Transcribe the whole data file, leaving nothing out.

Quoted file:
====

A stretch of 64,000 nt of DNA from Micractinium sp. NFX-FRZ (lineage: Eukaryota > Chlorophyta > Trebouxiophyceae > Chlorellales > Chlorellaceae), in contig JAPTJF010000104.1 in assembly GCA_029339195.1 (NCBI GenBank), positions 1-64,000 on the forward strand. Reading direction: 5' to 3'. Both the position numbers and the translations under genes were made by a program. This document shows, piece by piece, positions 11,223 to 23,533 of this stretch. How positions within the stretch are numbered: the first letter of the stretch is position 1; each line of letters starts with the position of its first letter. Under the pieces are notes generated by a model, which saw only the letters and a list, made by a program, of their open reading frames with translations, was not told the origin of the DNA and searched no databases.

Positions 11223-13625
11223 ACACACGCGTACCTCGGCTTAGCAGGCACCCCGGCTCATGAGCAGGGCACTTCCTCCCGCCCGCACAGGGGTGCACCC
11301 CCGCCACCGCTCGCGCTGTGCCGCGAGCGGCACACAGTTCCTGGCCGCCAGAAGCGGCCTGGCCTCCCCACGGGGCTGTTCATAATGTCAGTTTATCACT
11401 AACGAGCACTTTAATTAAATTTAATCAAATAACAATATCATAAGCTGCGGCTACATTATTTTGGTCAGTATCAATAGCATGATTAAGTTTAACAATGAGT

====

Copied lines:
A stretch of 64,000 nt of DNA from Micractinium sp. NFX-FRZ (lineage: Eukaryota > Chlorophyta > Trebouxiophyceae > Chlorellales > Chlorellaceae), in contig JAPTJF010000104.1 in assembly GCA_029339195.1 (NCBI GenBank), positions 1-64,000 on the forward strand. Reading direction: 5' to 3'. Both the position numbers and the translations under genes were made by a program. This document shows, piece by piece, positions 11,223 to 23,533 of this stretch. How positions within the stretch are numbered: the first letter of the stretch is position 1; each line of letters starts with the position of its first letter. Under the pieces are notes generated by a model, which saw only the letters and a list, made by a program, of their open reading frames with translations, was not told the origin of the DNA and searched no databases.

Positions 11223-13625
11223 ACACACGCGTACCTCGGCTTAGCAGGCACCCCGGCTCATGAGCAGGGCACTTCCTCCCGCCCGCACAGGGGTGCACCC
11301 CCGCCACCGCTCGCGCTGTGCCGCGAGCGGCACACAGTTCCTGGCCGCCAGAAGCGGCCTGGCCTCCCCACGGGGCTGTTCATAATGTCAGTTTATCACT
11401 AACGAGCACTTTAATTAAATTTAATCAAATAACAATATCATAAGCTGCGGCTACATTATTTTGGTCAGTATCAATAGCATGATTAAGTTTAACAATGAGT